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[Phys-L] Re: Goals of the Introductory Course

On 03/23/05 15:00, Joseph Bellina wrote:
Sadly, I don't believe the ability to solve a problem or set of
problems, no matter has carefully crafted, will tell you if students
understand the content.

That is self-contradictory.

No, it is not because understanding content does not imply the ability to do
problems. One can understand NTNs 3rd law and still not be able to access
it when needed to do a problem. See Mehl's thesis for evidence.

I can't think of a "concept" that means anything
outside the context of using the concept to solve
problems ... preferably real-world problems, as opposed
plug-and-chug make-work problems.

There is lots of data, not just the FCI which
strongly suggests that students can solve the problems at the end of the
chapter and not understand the conceptual content.

That's OK, because it accuses only the end-of-chapter
problems, not problems in general.

The FCI is nothing more than a set of "carefully crafted"
problems ... yes, different from the usual end-of-chapter
plug-and-chug problems, but still just problems.

Again this is not really true. The FCI provides suggestions for wrong
answers, or distractors, which problems do not inherently do. And the
distractors have been carefully chosen to cleanly discriminate students who
have misconceptions vs students who don't. The FMCE does the same thing,
but by including all possible answers. Problems are inherently far messier
and require skills which do not relate to the concepts.


| What good assessment problems have to avoid is
| being structured exactly like example problems in the
| books--such that memorized algorithms can be used to solve
| them. This takes some effort, but it is not all that
| difficult. Now how well students fare with such questions.......;-(

And these are exactly the kinds of problems that tend to earn you low
marks in student opinion surveys

Well, that depends.

Mostly it depends on whether the students can _handle_
the assessment problems. If they have been trained
on a steady diet of chug-and-plug problems, then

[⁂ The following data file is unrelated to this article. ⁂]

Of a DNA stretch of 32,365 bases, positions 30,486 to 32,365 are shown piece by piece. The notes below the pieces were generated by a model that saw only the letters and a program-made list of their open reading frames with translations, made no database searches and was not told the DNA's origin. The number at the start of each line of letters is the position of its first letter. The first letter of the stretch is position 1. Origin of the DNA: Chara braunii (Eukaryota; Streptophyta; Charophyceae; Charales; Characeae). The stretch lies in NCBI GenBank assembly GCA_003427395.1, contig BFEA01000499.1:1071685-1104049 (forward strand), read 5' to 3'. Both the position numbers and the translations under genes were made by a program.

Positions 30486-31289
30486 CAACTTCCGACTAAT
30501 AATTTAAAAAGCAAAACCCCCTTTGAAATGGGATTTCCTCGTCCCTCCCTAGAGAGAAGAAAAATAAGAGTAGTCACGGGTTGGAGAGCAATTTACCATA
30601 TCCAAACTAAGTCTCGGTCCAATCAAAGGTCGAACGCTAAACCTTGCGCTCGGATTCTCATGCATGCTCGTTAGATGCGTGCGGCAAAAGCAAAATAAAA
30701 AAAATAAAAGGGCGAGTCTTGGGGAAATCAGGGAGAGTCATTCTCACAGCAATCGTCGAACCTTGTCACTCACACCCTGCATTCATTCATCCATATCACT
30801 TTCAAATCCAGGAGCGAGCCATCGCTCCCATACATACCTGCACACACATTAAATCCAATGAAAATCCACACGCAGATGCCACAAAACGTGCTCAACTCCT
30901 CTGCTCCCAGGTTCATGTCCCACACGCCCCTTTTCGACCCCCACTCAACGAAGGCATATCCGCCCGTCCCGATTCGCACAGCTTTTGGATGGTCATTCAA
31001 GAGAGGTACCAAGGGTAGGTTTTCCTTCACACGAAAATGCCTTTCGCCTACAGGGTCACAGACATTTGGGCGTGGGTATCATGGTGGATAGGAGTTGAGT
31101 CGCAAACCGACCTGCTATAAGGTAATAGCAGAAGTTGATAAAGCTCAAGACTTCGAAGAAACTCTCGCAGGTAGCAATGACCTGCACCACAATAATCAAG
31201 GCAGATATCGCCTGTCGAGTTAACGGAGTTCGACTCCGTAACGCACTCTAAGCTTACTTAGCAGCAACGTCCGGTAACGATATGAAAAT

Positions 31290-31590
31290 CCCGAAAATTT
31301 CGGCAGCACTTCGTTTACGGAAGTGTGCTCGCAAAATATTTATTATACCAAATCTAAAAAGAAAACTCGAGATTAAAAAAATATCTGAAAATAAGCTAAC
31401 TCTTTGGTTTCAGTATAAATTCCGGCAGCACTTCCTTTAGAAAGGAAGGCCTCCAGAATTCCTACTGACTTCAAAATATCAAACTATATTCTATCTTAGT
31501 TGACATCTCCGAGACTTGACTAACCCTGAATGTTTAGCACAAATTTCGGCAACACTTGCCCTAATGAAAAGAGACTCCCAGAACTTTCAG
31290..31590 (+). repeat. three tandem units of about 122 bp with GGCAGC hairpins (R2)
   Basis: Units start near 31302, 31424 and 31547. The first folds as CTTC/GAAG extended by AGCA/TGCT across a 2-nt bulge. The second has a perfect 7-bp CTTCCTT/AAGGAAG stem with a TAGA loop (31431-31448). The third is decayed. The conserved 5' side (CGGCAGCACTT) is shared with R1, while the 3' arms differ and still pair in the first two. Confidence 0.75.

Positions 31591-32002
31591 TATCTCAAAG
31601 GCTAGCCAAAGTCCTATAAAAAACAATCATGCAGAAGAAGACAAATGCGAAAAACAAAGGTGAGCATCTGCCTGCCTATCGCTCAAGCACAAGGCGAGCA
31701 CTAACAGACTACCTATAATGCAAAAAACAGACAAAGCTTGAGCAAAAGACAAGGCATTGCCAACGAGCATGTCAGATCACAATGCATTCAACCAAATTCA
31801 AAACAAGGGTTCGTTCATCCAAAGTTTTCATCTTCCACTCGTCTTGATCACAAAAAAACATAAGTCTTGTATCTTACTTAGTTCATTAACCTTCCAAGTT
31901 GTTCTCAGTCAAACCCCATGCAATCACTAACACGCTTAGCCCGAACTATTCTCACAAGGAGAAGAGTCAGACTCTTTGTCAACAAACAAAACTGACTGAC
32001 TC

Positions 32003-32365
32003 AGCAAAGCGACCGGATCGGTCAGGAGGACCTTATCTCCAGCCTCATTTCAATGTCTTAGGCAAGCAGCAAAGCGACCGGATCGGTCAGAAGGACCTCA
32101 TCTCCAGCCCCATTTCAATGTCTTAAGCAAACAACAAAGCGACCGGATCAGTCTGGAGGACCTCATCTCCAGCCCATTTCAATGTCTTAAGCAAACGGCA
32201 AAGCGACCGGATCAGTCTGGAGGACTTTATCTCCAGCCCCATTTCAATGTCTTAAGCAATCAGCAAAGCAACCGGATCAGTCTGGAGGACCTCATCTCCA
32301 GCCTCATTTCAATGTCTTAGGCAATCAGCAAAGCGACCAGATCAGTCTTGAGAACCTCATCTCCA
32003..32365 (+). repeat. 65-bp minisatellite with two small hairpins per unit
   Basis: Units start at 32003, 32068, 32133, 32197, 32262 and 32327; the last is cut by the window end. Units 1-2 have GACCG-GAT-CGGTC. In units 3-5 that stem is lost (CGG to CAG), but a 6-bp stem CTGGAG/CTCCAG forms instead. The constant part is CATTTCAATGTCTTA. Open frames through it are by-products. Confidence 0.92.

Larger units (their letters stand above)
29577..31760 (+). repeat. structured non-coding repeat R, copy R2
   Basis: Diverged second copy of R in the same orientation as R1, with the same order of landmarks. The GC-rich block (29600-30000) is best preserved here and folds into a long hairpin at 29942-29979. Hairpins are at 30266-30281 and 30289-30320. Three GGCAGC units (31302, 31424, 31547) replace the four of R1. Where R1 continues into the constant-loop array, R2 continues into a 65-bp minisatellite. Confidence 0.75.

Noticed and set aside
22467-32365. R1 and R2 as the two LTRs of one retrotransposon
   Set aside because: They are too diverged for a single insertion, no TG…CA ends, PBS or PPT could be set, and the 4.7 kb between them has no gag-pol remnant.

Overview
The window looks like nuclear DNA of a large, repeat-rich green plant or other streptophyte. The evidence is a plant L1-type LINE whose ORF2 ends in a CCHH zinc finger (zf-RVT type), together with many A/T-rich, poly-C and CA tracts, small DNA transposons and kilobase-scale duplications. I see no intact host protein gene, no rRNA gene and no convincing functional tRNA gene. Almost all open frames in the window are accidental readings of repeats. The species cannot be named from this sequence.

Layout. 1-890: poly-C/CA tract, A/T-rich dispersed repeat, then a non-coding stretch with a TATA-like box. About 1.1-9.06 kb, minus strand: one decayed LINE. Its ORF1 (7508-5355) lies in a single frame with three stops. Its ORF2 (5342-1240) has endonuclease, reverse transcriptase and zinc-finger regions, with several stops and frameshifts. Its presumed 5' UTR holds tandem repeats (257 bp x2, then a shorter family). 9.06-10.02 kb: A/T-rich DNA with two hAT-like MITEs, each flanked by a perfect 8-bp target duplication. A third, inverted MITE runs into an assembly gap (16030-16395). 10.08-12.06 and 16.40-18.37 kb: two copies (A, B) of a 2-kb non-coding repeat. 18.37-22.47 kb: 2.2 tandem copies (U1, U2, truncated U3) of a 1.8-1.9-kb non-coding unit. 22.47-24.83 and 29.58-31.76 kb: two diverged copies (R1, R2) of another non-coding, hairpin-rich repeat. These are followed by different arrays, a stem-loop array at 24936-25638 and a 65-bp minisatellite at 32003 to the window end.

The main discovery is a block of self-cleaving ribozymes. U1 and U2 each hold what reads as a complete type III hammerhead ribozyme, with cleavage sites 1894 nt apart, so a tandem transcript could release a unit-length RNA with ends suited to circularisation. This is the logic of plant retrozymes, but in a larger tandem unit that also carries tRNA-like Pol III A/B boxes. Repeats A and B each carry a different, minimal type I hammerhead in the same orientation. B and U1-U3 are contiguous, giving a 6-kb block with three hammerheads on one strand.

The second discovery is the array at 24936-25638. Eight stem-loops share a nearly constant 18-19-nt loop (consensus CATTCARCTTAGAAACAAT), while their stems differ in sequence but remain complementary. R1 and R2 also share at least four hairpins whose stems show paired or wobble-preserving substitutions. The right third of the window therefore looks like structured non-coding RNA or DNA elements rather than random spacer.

!pow! they get hit with an exam full of problems
that play by different rules, then they really do
have something to complain about.

But remember this sub-thread started from the idea
of working backwards from the exam. Construct an
exam that assesses what you care about. Then
your task is clear: teach them what they need to
know to meet that goal. If the text doesn't teach
them anything but plug-and-chugging, get a better
text, and/or supplement it like crazy.

This brings up the question of how to actually construct such an exam. We
have been constructing exams for generations that we thought were doing
this, and the evidence is that we have failed. This is precisely because we
have been raised on a diet of plug and chug problems, and have not been
taught how to make problems and questions that actually assess what we want
the students to learn. Also physicists in general have not been trained in
the necessary psychology to be able to understand why students are having
problems, and how to remediate them. College teaching has in general been
an amateur activity.

I am not at all convinced that kids intrinsically prefer
plug-and-chug problems and abhor conceptual thinking.
Here's some rough evidence: Go to the neighborhood
bookstore. I predict you will find a goodly number
of _puzzle_ books (far outnumbering the physics books).
These puzzles commonly require out-of-the box thinking.
I think most kids have an innate attraction to this.
Indeed there is reason to suspect that the typical
educational process stifles this. when it should be
encouraging it.

Yes, but how many children actually buy those books? After being given some
of these books, how many children actually work the puzzles? One important
fact to consider is that when children are confronted with a contradictory
event, the common reaction is to dismiss it as an aberration, or even not
perceive that it is contradictory. As a result they do not improve their
thinking ability. By the time students get to college or HS they have been
fed such a huge diet of facts many of which were rote memorized and do not
make sense that they will approach physics that way. One of my students
asked me if I was serious about having a course where rote memorization and
forgetting after the test was not going to be rewarded. He got the point
and was surprised to encounter a course which was different.

If you want to look at whether students like to think out of the box find
out how many read science fiction, or Scientific American. BTW crossword
puzzles are often not really thinking outside of the box. They actually
have a large set of standard answers and questions that you can learn to

John M. Clement
Houston, TX
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